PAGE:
CONCLUSIONS SRS is the preferred intervention for the majority of BG and thalamic AVMs. Patients with morphologically compact AVMs that have not been previously embolized are more likely to have a favorable outcome, which may be related to the use of a higher margin dose.


Stroke Thrombectomies Using ADAPT With Increasing Aspiration Catheter Size

Neurosurgery 86:61–70, 2020

Endovascular thrombectomy is currently the standard of care for acute ischemic stroke (AIS). Although earlier trials on endovascular thrombectomy were performed using stent retrievers, recently completed the contact aspiration vs stent retriever for successful revascularization (ASTER) and a comparison of direct aspiration versus stent retriever as a first approach (COMPASS) trials have shown the noninferiority of direct aspiration.

OBJECTIVE: To report the largest experience withADAPT thrombectomy and compare the impact of advancement in reperfusion catheter technologies on outcomes.

METHODS:We reviewed a retrospective database of AIS patients who underwent ADAPT thrombectomy between January 2013 and November 2017 at the Medical University of South Carolina. Demographics and baseline characteristics, technical variables, and radiological and clinical outcomes were reviewed.

RESULTS: Among 510 patients (mean age: 67.7, 50.6% females), successful recanalization at first pass was achieved in 61.8%, and with aspiration only in 77.5%.Mean procedure time was 27.4 min, and the rate of good outcomes (mRS 0-2) at 90 d was 42.9%. The rate of recanalization with aspiration only was significantly higher, and procedure timewas significantly lower in patients treated with larger catheters (ACE 064 and ACE 068) compared to smaller catheters (5MAX and ACE, P<.05). Therewere no differences in complication rates or postoperative parenchymal hemorrhage across groups (P > .05); however, use of ACE 068 was an independent predictor of good outcomes at 90 d on multivariate regression analysis (odds ratio = 1.6, P< .05).

CONCLUSION: Refinement of ADAPT thrombectomy by incorporating reperfusion catheters with higher inner diameters and thus higher aspiration forces is associated with better outcomes, shorter procedure times, and lower likelihood of using additional devices without impacting complication rates.


Shunt-Dependent Hydrocephalus After Aneurysmal Subarachnoid Hemorrhage: Predictors and Long-Term Functional Outcomes

Neurosurgery 83:393–402, 2018

Although chronic hydrocephalus requiring shunt placement is a known sequela of aneurysmal subarachnoid hemorrhage (aSAH), its effect on long-term functional outcomes is incompletely understood.

OBJECTIVE: To identify predictors of shunt-dependent hydrocephalus and shunt complications after aSAH and determine the effect of shunt dependence on functional outcomes in aSAH patients.

METHODS: We evaluated a database of patients treated for aSAH at a single center from 2000 to 2015. Favorable and unfavorable outcomes were defined as modified Rankin Scale grades 0 to 2 and 3 to 6, respectively. We performed statistical analyses to identify variables associated with shunt-dependent hydrocephalus, unfavorable outcome, and shunt complication.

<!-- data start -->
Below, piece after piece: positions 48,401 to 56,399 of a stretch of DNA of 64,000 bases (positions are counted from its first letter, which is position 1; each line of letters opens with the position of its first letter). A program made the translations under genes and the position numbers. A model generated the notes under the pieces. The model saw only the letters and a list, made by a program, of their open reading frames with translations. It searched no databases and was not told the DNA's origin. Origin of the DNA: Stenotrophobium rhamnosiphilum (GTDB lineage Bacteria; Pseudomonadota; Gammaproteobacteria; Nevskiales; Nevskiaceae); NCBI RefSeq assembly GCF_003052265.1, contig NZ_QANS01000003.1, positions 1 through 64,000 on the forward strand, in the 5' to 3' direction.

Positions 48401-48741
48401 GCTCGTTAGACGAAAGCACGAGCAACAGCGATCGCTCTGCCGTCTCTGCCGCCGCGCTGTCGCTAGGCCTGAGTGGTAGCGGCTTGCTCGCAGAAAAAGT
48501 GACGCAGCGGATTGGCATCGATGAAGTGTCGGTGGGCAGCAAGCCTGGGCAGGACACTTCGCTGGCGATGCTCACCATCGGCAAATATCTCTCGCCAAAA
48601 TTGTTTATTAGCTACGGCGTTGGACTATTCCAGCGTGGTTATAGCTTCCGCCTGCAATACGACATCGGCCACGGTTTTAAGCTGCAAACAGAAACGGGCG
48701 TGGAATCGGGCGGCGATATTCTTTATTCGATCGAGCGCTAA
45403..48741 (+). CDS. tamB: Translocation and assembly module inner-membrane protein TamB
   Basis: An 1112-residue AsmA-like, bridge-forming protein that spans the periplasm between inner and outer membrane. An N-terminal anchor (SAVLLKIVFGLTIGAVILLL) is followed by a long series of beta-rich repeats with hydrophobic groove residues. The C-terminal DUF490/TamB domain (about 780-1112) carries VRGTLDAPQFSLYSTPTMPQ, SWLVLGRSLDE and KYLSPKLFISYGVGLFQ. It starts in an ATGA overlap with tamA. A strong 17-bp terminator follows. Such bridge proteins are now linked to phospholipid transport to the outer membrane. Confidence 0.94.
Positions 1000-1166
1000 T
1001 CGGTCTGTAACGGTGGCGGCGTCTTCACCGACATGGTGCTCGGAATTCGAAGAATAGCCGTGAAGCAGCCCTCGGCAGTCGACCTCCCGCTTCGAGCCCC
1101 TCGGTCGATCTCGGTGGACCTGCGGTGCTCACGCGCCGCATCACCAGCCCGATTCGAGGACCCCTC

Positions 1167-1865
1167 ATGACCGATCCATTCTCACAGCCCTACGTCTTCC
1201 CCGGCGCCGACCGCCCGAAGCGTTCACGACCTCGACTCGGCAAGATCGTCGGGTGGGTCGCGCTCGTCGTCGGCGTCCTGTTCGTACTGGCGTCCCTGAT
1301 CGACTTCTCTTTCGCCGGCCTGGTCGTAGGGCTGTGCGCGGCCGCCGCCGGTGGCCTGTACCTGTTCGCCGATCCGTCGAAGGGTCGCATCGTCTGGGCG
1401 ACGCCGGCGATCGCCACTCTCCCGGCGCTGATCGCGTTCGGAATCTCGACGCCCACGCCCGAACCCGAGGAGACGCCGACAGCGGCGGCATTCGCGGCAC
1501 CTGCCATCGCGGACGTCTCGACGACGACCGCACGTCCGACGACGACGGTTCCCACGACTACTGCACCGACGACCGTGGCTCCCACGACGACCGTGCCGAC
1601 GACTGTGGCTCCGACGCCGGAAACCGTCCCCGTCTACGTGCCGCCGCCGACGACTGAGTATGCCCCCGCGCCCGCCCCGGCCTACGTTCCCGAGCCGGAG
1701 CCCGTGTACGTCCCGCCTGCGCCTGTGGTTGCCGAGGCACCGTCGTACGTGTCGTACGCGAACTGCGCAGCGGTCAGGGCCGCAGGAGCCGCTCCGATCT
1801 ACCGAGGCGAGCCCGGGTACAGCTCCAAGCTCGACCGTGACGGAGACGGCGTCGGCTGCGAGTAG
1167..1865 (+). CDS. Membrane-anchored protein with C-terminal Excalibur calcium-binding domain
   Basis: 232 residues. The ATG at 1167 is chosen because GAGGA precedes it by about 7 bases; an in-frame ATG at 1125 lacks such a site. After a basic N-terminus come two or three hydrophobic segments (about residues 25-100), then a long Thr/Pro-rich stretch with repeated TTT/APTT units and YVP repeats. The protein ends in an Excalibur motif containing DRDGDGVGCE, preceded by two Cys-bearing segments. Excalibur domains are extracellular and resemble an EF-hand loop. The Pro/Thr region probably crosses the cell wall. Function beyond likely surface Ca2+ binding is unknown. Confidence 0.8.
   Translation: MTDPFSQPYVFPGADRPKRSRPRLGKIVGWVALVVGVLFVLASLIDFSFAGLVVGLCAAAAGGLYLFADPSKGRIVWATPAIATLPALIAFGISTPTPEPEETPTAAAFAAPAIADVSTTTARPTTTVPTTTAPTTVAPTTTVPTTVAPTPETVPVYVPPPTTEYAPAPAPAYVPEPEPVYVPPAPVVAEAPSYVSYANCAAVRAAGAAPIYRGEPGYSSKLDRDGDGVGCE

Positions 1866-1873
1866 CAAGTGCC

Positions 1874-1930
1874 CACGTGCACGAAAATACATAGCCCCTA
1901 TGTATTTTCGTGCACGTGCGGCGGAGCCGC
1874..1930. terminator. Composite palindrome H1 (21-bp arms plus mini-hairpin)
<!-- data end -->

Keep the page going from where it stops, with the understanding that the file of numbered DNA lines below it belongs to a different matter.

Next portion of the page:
RESULTS: Of the 888 aSAH patients, 116 had shunt-dependent hydrocephalus (13%). Older age (P = .001), intraventricular hemorrhage (IVH) (P = .004), higher World Federation of Neurological Surgeons (WFNS) grade (P < .001), surgical aneurysm treatment (P = .002), and angiographic vasospasm (P=.005) were independent predictors of shunt-dependent hydrocephalus in multivariable analysis. Functional outcome was evaluable in 527 aSAH patients (mean follow-up 18.6 mo), with an unfavorable outcome rate of 17%. Shunt placement (P < .001), shunt infection (P = .041), older age (P < .001), and higher WFNS grade (P = .043) were independently associated with an unfavorable outcome in multivariable analysis. Of the shunt-dependent patients, 18% had a shunt-related complication. Higher WFNS grade (P= .011), posterior circulation aneurysm (P= .018), and angiographic vasospasm (P=.008)were independent predictors of shunt complications inmultivariable analysis.

CONCLUSION: aSAH patients with shunt-dependent hydrocephalus have significantly poorer long-term functional outcomes. Patients with risk factors for post-aSAH shunt dependence may benefit from increased surveillance, although the effect of such measures is not defined in this study.

Validation of the unruptured intracranial aneurysm treatment score.

J Neurosurg 129:100–106, 2018

The purpose of this study was to compare the unruptured intracranial aneurysm treatment score (UIATS) recommendations with the real-world experience in a quaternary academic medical center with a high volume of patients with unruptured intracranial aneurysms (UIAs).

METHODS All patients with UIAs evaluated during a 3-year period were included. All factors included in the UIATS were abstracted, and patients were scored using the UIATS. Patients were categorized in a contingency table assessing UIATS recommendation versus real-world treatment decision. The authors calculated the percentage of misclassification, sensitivity, specificity, and area under the receiver operating characteristic (ROC) curve.

RESULTS A total of 221 consecutive patients with UIAs met the inclusion criteria: 69 (31%) patients underwent treatment and 152 (69%) did not. Fifty-nine (27%) patients had a UIATS between -2 and 2, which does not offer a treatment recommendation, leaving 162 (73%) patients with a UIATS treatment recommendation. The UIATS was significantly associated with treatment (p < 0.001); however, the sensitivity, specificity, and percentage of misclassification were 49%, 80%, and 28%, respectively. Notably, 51% of patients for whom treatment would be recommended by the UIATS did not undergo treatment in the real-world cohort and 20% of patients for whom conservative management would be recommended by UIATS had intervention. The area under the ROC curve was 0.646.